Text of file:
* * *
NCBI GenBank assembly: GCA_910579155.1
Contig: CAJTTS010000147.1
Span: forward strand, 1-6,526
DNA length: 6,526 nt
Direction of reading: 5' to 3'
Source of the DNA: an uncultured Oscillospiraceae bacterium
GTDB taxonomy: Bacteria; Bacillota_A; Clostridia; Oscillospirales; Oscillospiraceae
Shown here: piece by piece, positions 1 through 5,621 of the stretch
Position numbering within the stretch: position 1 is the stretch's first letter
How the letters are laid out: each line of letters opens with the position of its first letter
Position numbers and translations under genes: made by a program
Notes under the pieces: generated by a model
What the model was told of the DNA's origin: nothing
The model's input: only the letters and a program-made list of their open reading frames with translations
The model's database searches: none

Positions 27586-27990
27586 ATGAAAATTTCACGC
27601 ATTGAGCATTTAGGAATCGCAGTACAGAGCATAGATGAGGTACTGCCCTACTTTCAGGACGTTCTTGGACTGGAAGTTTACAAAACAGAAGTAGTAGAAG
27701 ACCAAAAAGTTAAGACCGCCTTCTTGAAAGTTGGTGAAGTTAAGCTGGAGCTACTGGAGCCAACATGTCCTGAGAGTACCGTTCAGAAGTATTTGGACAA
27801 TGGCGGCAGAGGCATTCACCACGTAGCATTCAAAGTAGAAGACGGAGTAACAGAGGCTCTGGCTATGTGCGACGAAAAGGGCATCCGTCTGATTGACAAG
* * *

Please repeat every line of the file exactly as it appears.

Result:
NCBI GenBank assembly: GCA_910579155.1
Contig: CAJTTS010000147.1
Span: forward strand, 1-6,526
DNA length: 6,526 nt
Direction of reading: 5' to 3'
Source of the DNA: an uncultured Oscillospiraceae bacterium
GTDB taxonomy: Bacteria; Bacillota_A; Clostridia; Oscillospirales; Oscillospiraceae
Shown here: piece by piece, positions 1 through 5,621 of the stretch
Position numbering within the stretch: position 1 is the stretch's first letter
How the letters are laid out: each line of letters opens with the position of its first letter
Position numbers and translations under genes: made by a program
Notes under the pieces: generated by a model
What the model was told of the DNA's origin: nothing
The model's input: only the letters and a program-made list of their open reading frames with translations
The model's database searches: none

Positions 27586-27990
27586 ATGAAAATTTCACGC
27601 ATTGAGCATTTAGGAATCGCAGTACAGAGCATAGATGAGGTACTGCCCTACTTTCAGGACGTTCTTGGACTGGAAGTTTACAAAACAGAAGTAGTAGAAG
27701 ACCAAAAAGTTAAGACCGCCTTCTTGAAAGTTGGTGAAGTTAAGCTGGAGCTACTGGAGCCAACATGTCCTGAGAGTACCGTTCAGAAGTATTTGGACAA
27801 TGGCGGCAGAGGCATTCACCACGTAGCATTCAAAGTAGAAGACGGAGTAACAGAGGCTCTGGCTATGTGCGACGAAAAGGGCATCCGTCTGATTGACAAG